Saturday, May 21, 2011

Gargoyles Remastered

The Original
Here is a creature that doesn't stand up to close scrutiny. The problem, I think, is that gargoyles are not based on any monster from mythology or literature but a piece of decorative architecture. This seems to be the reason that gargoyles are often depicted as creatures made of stone, or at least with stone-like skin; they're inspired by statues.

Why would gargoyles have stoney skin at all? Wouldn't it make more sense if they were just flesh-and-blood creatures that people, for whatever reason, often made into statues? This is certainly what medieval architects were thinking when they put gargoyles in cathedrals. Their inspiration was the demons of the bible. They only chose stone because it was a logical material from which to carve a statue.

Gargoyles, then, are a weird case of art imitating art, in which the D&D monster is made of stone because it is inspired by a type of statute, yet the statues that inspired the monster also exist in the typical D&D world...leading us to conclude that crazy people are building statues of a monster that naturally looks like statues. Maybe they want to help the gargoyles sneak in to their churches?

Doing a little research, I discovered that D&D gargoyles did not start out as stone. Volume 2 of the Original OD&D books, Monsters and Treasure, has the following to say regarding gargoyles: "As depicted in medieval architecture, the Gargoyle is a reptilian beast with horns, talons, fangs, bat-like wings, and often bipedal." That seems pretty straightforward. Gargoyles are reptilian creatures that look like the familiar statues from medieval architecture. It's probably fair to assume, if your world contains gargoyle statues, that they were patterned after these winged, lizard-monsters.

When we jump ahead to 1st Edition AD&D we find a similar description: "These monsters are ferocious predators of a magical nature. They are typically found amidst ruins or dwelling in underground caverns." Ok, that leaves a bit more room for interpretation. In fact, it doesn't really give a physical description at all. I guess Gygax is relying on the reader's knowledge of what a gargoyle statue looks like to help him imagine the beast. This may be where the "stoney skin" problem takes root, but I note nothing in the gargoyle's stats to imply it's anything other than flesh and scales.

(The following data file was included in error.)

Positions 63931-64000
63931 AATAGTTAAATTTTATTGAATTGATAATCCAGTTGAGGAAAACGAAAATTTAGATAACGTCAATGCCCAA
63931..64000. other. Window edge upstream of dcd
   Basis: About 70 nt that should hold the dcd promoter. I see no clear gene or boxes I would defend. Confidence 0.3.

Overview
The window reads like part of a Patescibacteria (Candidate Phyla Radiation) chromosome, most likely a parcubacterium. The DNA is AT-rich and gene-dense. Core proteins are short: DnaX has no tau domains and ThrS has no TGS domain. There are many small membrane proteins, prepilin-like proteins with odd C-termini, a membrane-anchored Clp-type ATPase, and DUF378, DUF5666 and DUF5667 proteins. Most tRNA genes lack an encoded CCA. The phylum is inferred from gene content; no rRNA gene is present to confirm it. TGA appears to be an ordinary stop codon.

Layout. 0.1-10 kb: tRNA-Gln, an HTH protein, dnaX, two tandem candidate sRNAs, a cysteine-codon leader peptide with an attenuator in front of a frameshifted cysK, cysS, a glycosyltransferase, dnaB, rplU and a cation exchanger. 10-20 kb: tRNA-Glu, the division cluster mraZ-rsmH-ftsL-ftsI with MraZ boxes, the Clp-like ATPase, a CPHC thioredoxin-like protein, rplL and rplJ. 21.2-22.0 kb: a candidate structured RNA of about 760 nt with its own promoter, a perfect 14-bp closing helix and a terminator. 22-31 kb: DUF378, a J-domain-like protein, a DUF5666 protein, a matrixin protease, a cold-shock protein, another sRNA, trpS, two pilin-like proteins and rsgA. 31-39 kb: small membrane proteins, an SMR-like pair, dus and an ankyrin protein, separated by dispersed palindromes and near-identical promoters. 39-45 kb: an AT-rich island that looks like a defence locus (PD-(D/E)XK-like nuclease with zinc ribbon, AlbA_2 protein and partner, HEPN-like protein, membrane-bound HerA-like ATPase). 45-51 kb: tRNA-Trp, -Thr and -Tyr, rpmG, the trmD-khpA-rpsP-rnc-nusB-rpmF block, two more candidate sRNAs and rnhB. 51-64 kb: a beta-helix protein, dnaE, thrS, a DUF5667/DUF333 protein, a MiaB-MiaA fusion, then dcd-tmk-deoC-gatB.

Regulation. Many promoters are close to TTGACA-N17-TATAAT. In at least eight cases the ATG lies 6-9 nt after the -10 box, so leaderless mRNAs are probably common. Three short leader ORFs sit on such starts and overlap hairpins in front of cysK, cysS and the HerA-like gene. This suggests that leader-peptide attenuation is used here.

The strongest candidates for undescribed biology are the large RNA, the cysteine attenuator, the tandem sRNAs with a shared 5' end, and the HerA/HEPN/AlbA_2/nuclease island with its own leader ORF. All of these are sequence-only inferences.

Next, I reference my 2nd Edition Monstrous Manual. Let's see..."Originally, gargoyles were carved roof spouts, representing grotesque human and animal figures...Later, some unknown mage used a powerful enchantment to bring these horrid sculptures to life. The race of gargoyles has flourished, spreading throughout the world." Oh, 2nd Edition, I should have recognized your foul stench when I was brought on board. Not only is THIS the cause of the whole "gargoyles are monsters made of stone" silliness that bled over into 3E, but the book's explanation is the tired old "some crazy wizard did it" cliché. Blech!

The simplest solution would probably be to return to OD&D's approach and just say that gargoyles are winged bipedal reptiles. Come up with a reason why people decorate their churches with statues patterned after the beasts and move on. I don't find that very satisfying, though. Besides, for whatever reason, when the DM says “gargoyles,” most players are going to imagine monsters made out of rock. Rather than try to wage a hopeless battle to change this, it would be easier to accept that concept and try to invent a better explanation for it than a crazy wizard.

The following is designated Open Game Content via the Open Game License, with the exception of portions defined as Product Identity.

"You have coveted material things above the gifts of the divine, and so I give you over to the earth forever. You shall live as beasts and insects, keeping to the dark places of the world for all your days. As you have embraced the coldness of stone above the light and warmth of heaven, stone you shall be forevermore." - The Prophecta